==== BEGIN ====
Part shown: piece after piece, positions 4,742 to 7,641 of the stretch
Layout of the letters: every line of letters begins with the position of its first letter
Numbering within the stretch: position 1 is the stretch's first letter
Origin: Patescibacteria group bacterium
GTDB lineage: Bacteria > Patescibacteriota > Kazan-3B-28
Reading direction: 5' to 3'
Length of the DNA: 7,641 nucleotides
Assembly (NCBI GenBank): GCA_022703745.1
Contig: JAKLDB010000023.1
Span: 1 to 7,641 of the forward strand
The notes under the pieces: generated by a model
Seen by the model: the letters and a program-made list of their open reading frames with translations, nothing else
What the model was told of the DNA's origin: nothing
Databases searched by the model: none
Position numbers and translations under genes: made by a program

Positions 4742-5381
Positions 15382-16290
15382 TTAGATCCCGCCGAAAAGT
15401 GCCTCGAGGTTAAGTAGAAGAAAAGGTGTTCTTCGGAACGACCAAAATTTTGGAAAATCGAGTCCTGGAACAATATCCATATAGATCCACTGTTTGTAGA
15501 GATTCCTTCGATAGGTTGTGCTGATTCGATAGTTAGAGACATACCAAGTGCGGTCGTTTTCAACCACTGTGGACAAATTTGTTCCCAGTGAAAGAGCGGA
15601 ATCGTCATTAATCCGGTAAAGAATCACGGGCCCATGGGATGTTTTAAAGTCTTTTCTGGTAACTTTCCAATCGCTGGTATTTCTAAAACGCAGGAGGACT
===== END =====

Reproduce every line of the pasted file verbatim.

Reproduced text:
Part shown: piece after piece, positions 4,742 to 7,641 of the stretch
Layout of the letters: every line of letters begins with the position of its first letter
Numbering within the stretch: position 1 is the stretch's first letter
Origin: Patescibacteria group bacterium
GTDB lineage: Bacteria > Patescibacteriota > Kazan-3B-28
Reading direction: 5' to 3'
Length of the DNA: 7,641 nucleotides
Assembly (NCBI GenBank): GCA_022703745.1
Contig: JAKLDB010000023.1
Span: 1 to 7,641 of the forward strand
The notes under the pieces: generated by a model
Seen by the model: the letters and a program-made list of their open reading frames with translations, nothing else
What the model was told of the DNA's origin: nothing
Databases searched by the model: none
Position numbers and translations under genes: made by a program

Positions 4742-5381
Positions 15382-16290
15382 TTAGATCCCGCCGAAAAGT
15401 GCCTCGAGGTTAAGTAGAAGAAAAGGTGTTCTTCGGAACGACCAAAATTTTGGAAAATCGAGTCCTGGAACAATATCCATATAGATCCACTGTTTGTAGA
15501 GATTCCTTCGATAGGTTGTGCTGATTCGATAGTTAGAGACATACCAAGTGCGGTCGTTTTCAACCACTGTGGACAAATTTGTTCCCAGTGAAAGAGCGGA
15601 ATCGTCATTAATCCGGTAAAGAATCACGGGCCCATGGGATGTTTTAAAGTCTTTTCTGGTAACTTTCCAATCGCTGGTATTTCTAAAACGCAGGAGGACT